You will only get busier.

Write your second book as early on in the process as you can. You might be tempted to put this off until all your revisions and edits are done with your first book, but that’s when the marketing and publicity takes off. There is a lot of waiting between rounds of revisions. If you can, work on your next project.


You will want to prepare stock responses to the following questions.

            When will it be a movie?
            When will you quit your day job?
            Can I get a free book?
            Why is it taking so long to publish it?
            And when you are stressed, in the weeks before launch, *Why are you stressed? You
already wrote the book. Isn’t the hard part over?
*To answer that last question, writing the book is the easy part.


People will want to hear you talk.

Practice public speaking because the events come more quickly than you think they will, and people will want to hear you talk about your book and your journey. I’m a teacher, and so I’m used to speaking in front of kids. (Adults are harder) Still, one of the best things I did in my debut year was go to any book event I could find, and I listened to authors talk about their books. Because of it, I felt so much more prepared when I sat on my first panel.  


You still need to write your own synopses and pitches. 

Wherever I go, I pitch my book, only now I say it instead of write it. Get your pitch down (and several alternate versions of it quickly). My second book had a twenty-page synopsis. The silver lining in it all is that while I used to hate pitching my book and writing synopses, I’ve become better at it. 


At some point you will feel like an imposter.

Imposter syndrome will happen at some point, or it might never go away. When those moments come, learn to fake it.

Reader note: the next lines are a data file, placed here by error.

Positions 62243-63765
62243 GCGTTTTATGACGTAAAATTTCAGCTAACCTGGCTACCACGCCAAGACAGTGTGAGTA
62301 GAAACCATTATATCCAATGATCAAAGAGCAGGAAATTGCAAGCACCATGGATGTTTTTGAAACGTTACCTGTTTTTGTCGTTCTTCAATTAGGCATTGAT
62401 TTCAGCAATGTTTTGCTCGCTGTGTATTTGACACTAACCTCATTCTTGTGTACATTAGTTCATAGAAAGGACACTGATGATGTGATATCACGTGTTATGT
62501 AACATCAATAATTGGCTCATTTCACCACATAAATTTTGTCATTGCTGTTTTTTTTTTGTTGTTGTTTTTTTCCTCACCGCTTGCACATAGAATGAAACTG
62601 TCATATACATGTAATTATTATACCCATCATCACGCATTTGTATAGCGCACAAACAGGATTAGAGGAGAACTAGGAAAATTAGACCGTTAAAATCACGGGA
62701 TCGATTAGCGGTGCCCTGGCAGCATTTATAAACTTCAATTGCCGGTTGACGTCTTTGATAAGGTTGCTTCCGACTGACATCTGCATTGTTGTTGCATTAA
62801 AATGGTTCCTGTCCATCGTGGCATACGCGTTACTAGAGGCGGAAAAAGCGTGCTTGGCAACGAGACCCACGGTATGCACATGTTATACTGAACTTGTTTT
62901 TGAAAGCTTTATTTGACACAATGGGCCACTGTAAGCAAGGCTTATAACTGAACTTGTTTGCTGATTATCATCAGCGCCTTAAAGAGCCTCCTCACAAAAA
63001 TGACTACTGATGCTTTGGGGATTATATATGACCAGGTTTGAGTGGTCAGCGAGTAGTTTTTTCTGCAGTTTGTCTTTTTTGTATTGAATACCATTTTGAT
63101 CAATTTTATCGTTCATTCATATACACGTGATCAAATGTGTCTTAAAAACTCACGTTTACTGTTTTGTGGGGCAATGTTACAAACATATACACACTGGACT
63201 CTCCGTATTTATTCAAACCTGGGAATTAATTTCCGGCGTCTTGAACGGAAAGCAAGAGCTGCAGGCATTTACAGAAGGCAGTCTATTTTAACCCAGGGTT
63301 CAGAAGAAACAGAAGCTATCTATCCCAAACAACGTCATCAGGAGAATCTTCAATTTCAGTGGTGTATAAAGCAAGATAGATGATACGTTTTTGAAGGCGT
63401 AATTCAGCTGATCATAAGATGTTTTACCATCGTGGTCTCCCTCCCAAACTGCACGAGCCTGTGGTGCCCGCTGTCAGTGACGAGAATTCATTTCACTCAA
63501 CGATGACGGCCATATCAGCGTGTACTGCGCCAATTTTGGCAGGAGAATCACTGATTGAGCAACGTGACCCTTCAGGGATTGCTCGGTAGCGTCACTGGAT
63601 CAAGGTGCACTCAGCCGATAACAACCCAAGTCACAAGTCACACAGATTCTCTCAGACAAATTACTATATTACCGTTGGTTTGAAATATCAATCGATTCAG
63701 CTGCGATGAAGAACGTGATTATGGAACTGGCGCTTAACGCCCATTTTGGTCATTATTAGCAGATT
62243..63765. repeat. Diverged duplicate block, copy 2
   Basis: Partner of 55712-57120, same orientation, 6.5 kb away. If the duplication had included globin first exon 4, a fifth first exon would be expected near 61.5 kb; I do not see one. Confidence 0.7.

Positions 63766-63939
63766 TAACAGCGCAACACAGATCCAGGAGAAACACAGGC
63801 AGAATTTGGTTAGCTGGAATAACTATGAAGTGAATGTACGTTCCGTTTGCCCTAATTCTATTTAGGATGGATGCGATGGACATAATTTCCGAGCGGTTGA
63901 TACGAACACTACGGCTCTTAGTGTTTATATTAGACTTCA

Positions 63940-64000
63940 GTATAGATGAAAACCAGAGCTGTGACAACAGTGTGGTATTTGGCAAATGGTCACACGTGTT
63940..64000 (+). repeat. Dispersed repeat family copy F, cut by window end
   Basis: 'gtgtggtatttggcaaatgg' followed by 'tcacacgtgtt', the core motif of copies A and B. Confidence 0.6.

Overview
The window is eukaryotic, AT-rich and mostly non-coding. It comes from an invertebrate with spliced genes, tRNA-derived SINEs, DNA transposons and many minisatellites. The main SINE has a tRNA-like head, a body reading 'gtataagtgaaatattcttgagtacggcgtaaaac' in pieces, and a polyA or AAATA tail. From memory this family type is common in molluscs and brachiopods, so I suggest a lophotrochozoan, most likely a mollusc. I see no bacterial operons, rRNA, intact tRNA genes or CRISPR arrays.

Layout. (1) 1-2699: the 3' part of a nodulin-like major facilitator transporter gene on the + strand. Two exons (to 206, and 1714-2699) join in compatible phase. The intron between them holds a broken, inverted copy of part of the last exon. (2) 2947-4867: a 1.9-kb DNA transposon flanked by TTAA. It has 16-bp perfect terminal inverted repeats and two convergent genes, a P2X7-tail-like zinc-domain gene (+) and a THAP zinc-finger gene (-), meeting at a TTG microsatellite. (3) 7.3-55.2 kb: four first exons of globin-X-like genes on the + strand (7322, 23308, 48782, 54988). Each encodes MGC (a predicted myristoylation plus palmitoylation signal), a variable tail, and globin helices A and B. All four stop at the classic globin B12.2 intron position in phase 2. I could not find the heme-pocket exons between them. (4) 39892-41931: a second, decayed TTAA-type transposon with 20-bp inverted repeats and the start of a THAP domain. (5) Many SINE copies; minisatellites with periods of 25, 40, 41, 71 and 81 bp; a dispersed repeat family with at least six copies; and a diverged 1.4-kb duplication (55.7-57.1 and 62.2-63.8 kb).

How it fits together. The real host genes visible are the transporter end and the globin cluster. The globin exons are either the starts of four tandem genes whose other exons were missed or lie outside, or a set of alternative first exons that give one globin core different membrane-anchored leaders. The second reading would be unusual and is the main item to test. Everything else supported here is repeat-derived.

People will have opinions about your book.

And they will want to share them—especially if they didn’t like something about your book. This is actually flattering, which isn’t always easy to remember in the moment. If someone is so invested in your book that they feel the need to discuss it with you, it’s usually because they were attached to your story and your characters. (You might want to prepare a stock response for this too).


You will spend a lot of time and money at the post office.

I underestimated this. Especially if you have a preorder campaign, you will be at the post office often. I also mailed out copies of my ARCs and fellow debut authors’ ARCs that were sent to me and then I sent elsewhere. Keep your receipts for all of this so you can write it off! I promise you it adds up quickly!


Set a budget and stick to it.

Even if your publisher pays for your bookmarks and swag or sends you on tour and to conferences, there will be so many little things that add up quickly. Try to go into it with a budget in mind and stick to it. Then keep all of your receipts and write off as much as you can. 






 About the Author




Kimberly Gabriel started writing in fourth grade when she wrote, bound, and gave away books of terrible poetry to family and teachers as holiday gifts. Today she is an English teacher, who still squanders all free minutes to write and uses it as the best scapegoat for her laundry avoidance is-sues. When she is not teaching or writing, Kimberly is enjoying life with her husband, her three beautiful children, and a seriously beautiful boxer in the northern suburbs of Chicago. Every Stolen Breath is her debut novel and a Junior Library Guild Gold Standard Selection.



Author Links: